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I’m a value oriented fantasy manager.  I’m not a believer in positional scarcity and I take that approach (aka meritocracy) to my draft by relying largely on projections.  When evaluating my slumping players I look at their projections and peripherals to see if the slump means anything.  When looking at the hot players in the player pool I take the same approach.  I am going to make recommendations to you based on these approaches.  For the next in line closers it means recommending players with good projections but also considering each players chance to close in the future.  For base stealers it means making sure the player won’t destroy your AVG or at least letting you know if he’s going to.

This week in SAGNOF (Saves Ain’t Got No Face) Recap: Early last week Adam Ottavino ascended into the closer role for Colorado and it looks at the very least to be semi-permanent.  He was previously my 7th best next in line closer to own.  Formerly my 2nd best next in line closer to own, Joakim Soria had ascended due to an injury to Joe Nathan, who should be back soon and will regain his closer role.  Jordan Walden notched a save last night but it appears Trevor Rosenthal was being given the night off.  Now onto this week’s recommendations…

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It’s trendy to be trendy and follow your nose like Toucan Sam.  Unfortunately, there are no Fruit Loops here, only Holds.  Holds with a silver lining of saves that helps everyone.  For now though, it’s all about the holds.  It’s only a dozen games into the season and it’s never too early to turn a side eye to what’s going on with the key bullpen pieces around the league.  These guys are mostly for holds only leagues, but the elite of the elite are the rosterable guys that should be universally owned.   So, for those that are new to the Bullpen Report, it goes a little like this…  I focus on relievers that are pitching in high leverage situations, games with the lead, inherited runners and the inherited runners they allow to score.   Those more or less correlate to the stat we are chasing, and no it’s not that white dragon.  It’s the hold.  Team situations, team success, and the players ability in those situations all dictate that stat.  It’s no coincidence that teams with better teams usually have more save chances, it just happens.  So have a gander at some trendy type stats that have happened in the games so far.  Be aware that stats this early are misleading like a Polish GPS, so be aware and don’t go for the first car you see when your hitchhiking your way through the holds life.

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Why does it seem like there’s always more closer situations in flux in the first week than at any other time?  Well, whether that’s true or not, this year was no different.  Don’t even try to think about what that actually means.  Here’s your sumary: By Thursday there were already three new closers, then Sunday we had two old guys getting worked like speed bags at your local gym.

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Really closers…really?  It took all of two whole days for the save-nami to wash away all people’s hope and dreams.  Maybe this is the end of days, you know the one where Arnold starts crying?  Yet he didn’t cry in Commando, and they kidnapped his daughter who happens to be a fantasy fave in Alyssa Milano.   Strange, uncontrollable apocalyptic things… tears, only daughter kidnapped… killing people.  Well, since every team basically has three games under their belts, is it too early to start analyzing the bullpen situations to date?  It kinda is, the patterns aren’t there for me to read, as usage is the first indicator for anything.  Second is chafing. So instead of looking at the Holds situations this week (which I will come back to next week, I promise), we will take a look at the situations that are boggling our minds and flooding our rosters with handcuffs and middle relief hopefuls.  It’s not an ideal situation for fantasy rosterbating, because it locks up so many bench spots if you are in the ever evolving chase for savedom.  So enjoy the snippets, with some of general perspective on the relief corps. And for giggles I have updated the closer ranks to reflect all the trades, injuries and demotions.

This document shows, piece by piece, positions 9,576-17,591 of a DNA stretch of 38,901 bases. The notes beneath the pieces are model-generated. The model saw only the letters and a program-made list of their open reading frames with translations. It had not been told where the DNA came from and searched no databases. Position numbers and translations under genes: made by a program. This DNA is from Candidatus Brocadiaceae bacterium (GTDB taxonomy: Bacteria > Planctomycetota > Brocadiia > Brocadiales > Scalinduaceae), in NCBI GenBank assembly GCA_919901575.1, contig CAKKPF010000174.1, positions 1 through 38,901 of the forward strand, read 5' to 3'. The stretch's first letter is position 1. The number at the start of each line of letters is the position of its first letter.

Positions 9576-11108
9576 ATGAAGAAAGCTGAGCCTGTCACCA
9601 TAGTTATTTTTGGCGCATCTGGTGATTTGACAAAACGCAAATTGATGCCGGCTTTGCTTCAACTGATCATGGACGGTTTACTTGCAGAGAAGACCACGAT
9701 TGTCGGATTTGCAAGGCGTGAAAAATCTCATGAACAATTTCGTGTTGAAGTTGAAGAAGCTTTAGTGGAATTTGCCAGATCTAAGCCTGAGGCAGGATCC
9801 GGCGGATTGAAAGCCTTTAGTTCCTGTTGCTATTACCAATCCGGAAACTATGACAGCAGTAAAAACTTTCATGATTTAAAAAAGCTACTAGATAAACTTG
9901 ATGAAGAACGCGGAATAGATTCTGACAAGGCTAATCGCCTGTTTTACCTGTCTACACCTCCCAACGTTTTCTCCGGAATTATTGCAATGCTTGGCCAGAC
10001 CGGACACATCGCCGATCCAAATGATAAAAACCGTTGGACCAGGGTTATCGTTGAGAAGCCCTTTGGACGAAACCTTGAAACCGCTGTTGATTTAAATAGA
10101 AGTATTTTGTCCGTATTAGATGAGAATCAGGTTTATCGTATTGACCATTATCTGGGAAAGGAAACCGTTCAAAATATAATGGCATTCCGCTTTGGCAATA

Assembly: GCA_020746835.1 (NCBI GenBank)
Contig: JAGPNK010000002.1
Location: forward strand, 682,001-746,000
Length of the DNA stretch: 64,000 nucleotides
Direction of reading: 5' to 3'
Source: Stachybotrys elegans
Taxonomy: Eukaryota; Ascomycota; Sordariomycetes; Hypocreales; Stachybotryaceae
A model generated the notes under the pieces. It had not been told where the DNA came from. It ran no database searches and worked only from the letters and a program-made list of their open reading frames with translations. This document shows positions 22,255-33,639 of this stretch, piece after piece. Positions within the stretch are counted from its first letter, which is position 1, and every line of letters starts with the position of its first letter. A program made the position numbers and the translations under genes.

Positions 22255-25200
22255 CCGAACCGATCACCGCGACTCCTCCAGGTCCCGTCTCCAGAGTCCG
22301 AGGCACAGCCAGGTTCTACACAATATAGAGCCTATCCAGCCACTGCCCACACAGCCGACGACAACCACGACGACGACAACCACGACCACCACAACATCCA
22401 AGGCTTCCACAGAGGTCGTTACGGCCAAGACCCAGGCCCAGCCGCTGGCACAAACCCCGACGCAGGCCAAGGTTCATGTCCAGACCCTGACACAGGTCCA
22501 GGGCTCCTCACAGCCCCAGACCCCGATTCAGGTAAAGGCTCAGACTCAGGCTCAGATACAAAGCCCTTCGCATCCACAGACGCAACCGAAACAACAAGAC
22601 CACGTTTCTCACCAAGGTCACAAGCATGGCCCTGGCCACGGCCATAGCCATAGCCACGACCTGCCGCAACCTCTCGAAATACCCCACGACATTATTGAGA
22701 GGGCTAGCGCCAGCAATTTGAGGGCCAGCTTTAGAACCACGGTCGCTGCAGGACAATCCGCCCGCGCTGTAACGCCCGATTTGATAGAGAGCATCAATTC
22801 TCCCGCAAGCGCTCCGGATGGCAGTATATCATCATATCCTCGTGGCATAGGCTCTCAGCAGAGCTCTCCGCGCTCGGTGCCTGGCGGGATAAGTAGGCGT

In case you’re sick of baseball already, come on over and join me for some Fantasy Premier league action, it so easy all you have to do is click a tab located at the top that says Soccer.  Read and enjoy.  It’s like a good book that you play with your feet.

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Saves can often come from little known sources.  That concept is something we Razzballers call SAGNOF – Saves Ain’t Got No Face.  I played in one RCL (Razzball Commenter League) last year and in that league I owned Sean Doolittle from Sunday March 30th until the last day of the season.  I didn’t draft him.  I picked him up because I was looking for someone that could help with ERA and WHIP as well as adding some additional Ks (the latter of which can’t be bolstered through extra starting pitchers because of the games started limit) and his projections indicated he was worth it.  I didn’t really care about whether he was going to contribute any saves because I had David Robertson, Steve Cishek, and a DL’d Aroldis Chapman which seemed like a good group for a 12-team league.